The Federal Reserve is in a policy jam. The rates-setting bank of banks is stuck between signs of improving U.S. economic fundamentals and the uncertainty sparked by a global stock sell-off. Investors are caught up in rates uncertainty, too, as no clear message came down from the mountain last weekend.
The Fed’s annual symposium in Jackson Hole, Wyoming—known to be a newsmaker in the past—failed to shed light on the fate of interest rates at the September 16–17 policy meeting. As recently as a few weeks ago, the September meeting was considered by many to be a lock for delivering the first change to interest rates in nine years.
Even as the stock market gyrated, rates expectations priced into Fed funds futures markets shifted. Friday’s pricing put the probability of a rate rise in September at 34%. Those odds were up from 25% last Wednesday.
The Fed funds rate has been stuck at zero to 0.25% since December 2008, a historic low for a record number of years. The last time the Fed actually raised interest rates was in June 2006. The Fed wants to begin normalizing monetary policy, but below-target inflation plus concerns about the recent financial market instability are now potential roadblocks to that plan.
Last Wednesday, New York Fed President William Dudley seemed to close the door on a September rate hike, saying it looked “less compelling” based on market turmoil. But at the end of the week, Fed Vice Chairman Stanley Fischer suggested that markets might calm down quickly, setting up a rate decision largely independent of short-term market swings.
"Our feeling is there is a strong likelihood they will raise rates in September," says Sam Stovall, chief equity strategist at S&P Capital IQ. However, "there is a lot of uncertainty as it relates to the Fed, and investors are trying to evaluate if the slowdown in Chinese economic growth will impact our economy, our growth prospects, and our earnings increases.”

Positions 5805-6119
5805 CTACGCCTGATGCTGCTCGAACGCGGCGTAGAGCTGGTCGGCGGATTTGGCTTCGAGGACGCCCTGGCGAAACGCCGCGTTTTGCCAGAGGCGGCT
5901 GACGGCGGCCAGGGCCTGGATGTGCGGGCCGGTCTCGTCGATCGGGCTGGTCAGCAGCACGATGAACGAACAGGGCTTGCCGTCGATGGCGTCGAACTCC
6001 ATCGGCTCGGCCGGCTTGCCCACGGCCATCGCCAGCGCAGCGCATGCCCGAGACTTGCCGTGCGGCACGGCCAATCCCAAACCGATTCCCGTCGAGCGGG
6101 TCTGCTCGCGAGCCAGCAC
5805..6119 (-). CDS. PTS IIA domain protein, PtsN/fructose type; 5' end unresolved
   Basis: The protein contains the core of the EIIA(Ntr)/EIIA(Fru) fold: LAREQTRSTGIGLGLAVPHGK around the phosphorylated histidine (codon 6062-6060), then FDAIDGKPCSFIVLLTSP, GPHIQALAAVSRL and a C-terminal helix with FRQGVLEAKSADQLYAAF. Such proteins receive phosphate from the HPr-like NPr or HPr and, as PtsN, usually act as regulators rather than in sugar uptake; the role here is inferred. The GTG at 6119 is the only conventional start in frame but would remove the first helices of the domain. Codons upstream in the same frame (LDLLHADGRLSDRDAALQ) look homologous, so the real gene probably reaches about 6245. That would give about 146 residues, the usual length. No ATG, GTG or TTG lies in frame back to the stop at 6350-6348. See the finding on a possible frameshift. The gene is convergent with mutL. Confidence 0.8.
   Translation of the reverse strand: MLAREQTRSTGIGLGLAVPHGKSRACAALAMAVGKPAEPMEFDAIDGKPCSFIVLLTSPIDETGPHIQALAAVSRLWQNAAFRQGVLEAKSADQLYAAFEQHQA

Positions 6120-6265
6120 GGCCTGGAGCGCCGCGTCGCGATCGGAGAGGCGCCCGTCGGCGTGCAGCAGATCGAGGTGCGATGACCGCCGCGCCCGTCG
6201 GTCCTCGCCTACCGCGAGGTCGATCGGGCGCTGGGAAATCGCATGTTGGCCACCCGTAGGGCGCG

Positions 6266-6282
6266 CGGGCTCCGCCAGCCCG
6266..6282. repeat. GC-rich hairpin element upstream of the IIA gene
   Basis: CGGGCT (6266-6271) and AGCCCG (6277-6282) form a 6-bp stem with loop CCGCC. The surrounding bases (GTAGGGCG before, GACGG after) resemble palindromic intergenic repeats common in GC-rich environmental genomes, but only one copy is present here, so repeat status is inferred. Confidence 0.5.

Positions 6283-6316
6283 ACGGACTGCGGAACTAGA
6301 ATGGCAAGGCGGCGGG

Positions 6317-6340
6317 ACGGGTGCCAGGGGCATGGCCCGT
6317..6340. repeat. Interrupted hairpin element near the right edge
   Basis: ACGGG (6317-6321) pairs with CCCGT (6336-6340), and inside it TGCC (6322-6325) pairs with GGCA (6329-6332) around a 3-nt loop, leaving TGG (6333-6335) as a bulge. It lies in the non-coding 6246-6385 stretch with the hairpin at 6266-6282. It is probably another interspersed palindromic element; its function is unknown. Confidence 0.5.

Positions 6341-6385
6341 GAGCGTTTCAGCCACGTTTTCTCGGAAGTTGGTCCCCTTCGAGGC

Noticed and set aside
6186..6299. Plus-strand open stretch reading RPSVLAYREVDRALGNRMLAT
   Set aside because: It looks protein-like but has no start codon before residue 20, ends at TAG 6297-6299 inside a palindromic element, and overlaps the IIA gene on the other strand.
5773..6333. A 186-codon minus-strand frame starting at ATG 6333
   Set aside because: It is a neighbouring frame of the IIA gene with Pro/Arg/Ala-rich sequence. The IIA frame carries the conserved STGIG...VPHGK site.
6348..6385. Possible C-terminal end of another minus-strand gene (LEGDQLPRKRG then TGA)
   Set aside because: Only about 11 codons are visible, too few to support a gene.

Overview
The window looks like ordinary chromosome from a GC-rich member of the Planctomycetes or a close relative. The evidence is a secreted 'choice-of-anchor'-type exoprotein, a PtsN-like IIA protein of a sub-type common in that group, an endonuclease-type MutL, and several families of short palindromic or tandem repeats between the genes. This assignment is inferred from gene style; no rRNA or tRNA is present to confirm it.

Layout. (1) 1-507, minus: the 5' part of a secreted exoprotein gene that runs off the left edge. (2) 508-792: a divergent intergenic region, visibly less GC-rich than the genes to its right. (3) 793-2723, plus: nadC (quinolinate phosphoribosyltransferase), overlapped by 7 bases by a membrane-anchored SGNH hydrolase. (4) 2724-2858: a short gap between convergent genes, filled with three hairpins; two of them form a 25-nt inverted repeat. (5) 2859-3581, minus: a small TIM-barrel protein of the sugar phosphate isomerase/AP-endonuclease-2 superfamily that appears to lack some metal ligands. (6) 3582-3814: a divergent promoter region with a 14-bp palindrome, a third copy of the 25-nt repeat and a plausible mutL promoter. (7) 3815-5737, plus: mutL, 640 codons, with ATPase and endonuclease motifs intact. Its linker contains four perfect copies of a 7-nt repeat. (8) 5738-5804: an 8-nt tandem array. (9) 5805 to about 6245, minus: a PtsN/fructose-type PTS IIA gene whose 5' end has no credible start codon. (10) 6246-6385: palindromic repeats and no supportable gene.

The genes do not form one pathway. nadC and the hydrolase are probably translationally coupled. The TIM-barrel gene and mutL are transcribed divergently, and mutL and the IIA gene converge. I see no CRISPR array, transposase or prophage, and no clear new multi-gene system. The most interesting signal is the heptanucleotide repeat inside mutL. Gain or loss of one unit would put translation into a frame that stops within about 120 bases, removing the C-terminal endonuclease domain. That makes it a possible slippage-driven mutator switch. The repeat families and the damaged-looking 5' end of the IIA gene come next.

Last week, Barclays moved its rate lift-off call to March from September, pointing to the recent sharp spike in financial stress and volatility. "Although we continue to see economic activity in the U.S. as solid and justifying modest rate hikes, we believe the Federal Reserve is unlikely to begin a hiking cycle in this environment for fear that such a move may destabilize markets," Barclays analysts wrote in a research note.
"Is the worst behind us? Possibly not," warns Stovall. Month-to-date through August 28, the S&P 500 (SPX) dropped 5.5%. In the 11 times that the SPX has fallen by more than 5% in August, it declined in 80% of the subsequent Septembers, and fell an average of nearly 4%, S&P data shows.
Trade What You Can See
This uncertainty is one of the reasons that "we’ll likely see intraday volatility stay high,” says Kinahan. "Trading off of Fed speculation is a difficult game.”
Instead, he suggests, "trade what you know and what is there. Consider the economic data before you trade. We have potentially important numbers out every single day this week.” See figure 1 for help in tracking economic reports.
Even heading into the September 16–17 Fed meeting, "you don't have to have an opinion one way or the other. You can cut your risk ahead of the meeting and then adjust again, after the meeting, based on what they say," Kinahan says.